- Some plugins have scheduling capabilities.
- Many WordPress backup plugins are free or low cost.
Disadvantages of Using a WordPress Backup Plugin:
- Many plugin backups aren’t stored off-site (unless you connect or purchase a cloud storage account).
- A hacker or disgruntled employee who gains access to your site can delete your backups, too.
- Many web hosts block backup plugins because they can place a large load on the web server (an external service connecting to your site via FTP will put a much smaller load on your server).
Best Practices for Restoring Your WordPress Site
Now, we know that you’ve got an important decision to make. Regardless of whichever backup method you choose, here are a few quick WordPress Site restoration tips to keep in mind:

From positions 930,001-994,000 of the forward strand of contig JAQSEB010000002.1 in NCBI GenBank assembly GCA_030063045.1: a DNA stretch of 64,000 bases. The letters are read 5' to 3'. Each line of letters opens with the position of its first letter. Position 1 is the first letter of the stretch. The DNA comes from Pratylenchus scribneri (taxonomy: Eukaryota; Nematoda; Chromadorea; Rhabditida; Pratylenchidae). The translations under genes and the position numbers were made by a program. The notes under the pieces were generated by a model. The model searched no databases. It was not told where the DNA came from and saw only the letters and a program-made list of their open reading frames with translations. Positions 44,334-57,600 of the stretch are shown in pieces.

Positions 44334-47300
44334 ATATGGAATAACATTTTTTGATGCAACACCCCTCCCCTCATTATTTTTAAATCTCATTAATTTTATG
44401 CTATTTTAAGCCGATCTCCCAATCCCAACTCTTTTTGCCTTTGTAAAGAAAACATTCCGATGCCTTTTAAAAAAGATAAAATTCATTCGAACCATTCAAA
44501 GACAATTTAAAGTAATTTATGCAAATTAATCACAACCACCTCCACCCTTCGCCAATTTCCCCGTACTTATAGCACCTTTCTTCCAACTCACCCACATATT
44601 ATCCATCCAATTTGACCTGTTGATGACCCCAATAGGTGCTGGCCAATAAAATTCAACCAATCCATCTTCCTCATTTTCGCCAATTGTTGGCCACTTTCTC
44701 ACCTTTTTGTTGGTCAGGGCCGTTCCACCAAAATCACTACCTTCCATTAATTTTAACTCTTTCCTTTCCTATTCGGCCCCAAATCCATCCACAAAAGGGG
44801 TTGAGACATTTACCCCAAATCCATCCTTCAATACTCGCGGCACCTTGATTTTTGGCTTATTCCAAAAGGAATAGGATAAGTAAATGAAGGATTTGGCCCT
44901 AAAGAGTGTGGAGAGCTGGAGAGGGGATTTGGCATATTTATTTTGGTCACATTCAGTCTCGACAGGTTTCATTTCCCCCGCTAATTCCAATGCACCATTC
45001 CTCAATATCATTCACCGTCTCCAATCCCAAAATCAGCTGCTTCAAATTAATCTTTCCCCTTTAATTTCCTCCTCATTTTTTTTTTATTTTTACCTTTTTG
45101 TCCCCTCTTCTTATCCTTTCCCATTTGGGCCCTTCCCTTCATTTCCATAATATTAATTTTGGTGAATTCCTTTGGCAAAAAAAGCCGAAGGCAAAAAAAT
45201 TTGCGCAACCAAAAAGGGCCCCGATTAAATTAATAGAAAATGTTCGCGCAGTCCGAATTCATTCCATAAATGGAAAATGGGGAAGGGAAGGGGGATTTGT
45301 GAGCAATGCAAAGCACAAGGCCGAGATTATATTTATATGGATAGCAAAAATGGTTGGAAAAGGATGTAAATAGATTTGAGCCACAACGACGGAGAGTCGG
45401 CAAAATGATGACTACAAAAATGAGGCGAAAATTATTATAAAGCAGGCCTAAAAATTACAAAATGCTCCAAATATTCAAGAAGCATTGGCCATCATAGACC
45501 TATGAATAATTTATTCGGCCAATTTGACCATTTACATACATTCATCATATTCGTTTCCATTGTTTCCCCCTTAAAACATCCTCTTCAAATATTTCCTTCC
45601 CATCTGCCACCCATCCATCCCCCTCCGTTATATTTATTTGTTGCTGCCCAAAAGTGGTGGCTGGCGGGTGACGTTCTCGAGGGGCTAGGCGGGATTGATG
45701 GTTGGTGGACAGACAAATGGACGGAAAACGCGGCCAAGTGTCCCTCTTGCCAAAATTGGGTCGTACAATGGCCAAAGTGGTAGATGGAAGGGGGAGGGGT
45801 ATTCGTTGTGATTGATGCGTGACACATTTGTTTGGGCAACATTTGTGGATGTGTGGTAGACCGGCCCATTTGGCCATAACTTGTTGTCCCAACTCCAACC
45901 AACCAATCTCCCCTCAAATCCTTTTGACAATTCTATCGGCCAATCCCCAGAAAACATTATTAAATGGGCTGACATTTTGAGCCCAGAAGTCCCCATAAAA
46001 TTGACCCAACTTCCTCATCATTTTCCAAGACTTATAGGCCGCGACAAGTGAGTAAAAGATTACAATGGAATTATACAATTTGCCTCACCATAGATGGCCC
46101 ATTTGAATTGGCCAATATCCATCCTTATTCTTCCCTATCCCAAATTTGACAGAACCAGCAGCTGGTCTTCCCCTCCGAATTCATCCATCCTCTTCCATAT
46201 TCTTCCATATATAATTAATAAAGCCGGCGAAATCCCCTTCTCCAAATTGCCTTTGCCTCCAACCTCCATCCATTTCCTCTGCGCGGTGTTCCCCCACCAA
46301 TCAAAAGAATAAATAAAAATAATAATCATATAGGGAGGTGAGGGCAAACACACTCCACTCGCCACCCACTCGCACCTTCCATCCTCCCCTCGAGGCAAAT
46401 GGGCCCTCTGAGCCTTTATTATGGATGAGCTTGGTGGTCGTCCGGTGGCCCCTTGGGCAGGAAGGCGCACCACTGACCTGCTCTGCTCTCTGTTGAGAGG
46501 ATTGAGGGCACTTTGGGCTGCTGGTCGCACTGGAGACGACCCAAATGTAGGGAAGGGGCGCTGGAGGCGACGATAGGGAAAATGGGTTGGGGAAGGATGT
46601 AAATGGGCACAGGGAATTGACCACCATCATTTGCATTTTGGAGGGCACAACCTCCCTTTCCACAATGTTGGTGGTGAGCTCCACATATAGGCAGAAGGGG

- Backup your current site files and databases before performing a restore (or an upgrade)
- When in doubt, compare your databases first to ensure you don’t lose the most recent information — this is especially critical for ecommerce and other websites that accept real-time user submissions
- Always keep at least three backups available (in different locations and formats) for ease of use and to ensure if one backup fails, you can rely on another
Final Thoughts on Choosing a WordPress Backup Solution
When you back up your WordPress site or database, you create a safety net for your website, database, or digital files. As such, it’s essential that you not only choose the tools and methods, but that you also follow some industry best practices as well.
Weigh the benefits and costs of each backup method and tool to ensure you’re choosing the right one for your organization. Rather than resorting to storing the backups of your digital files in just one location (depending on the method you choose), you have the option of keeping them safe and readily available through a trusted cloud backup solutions provider.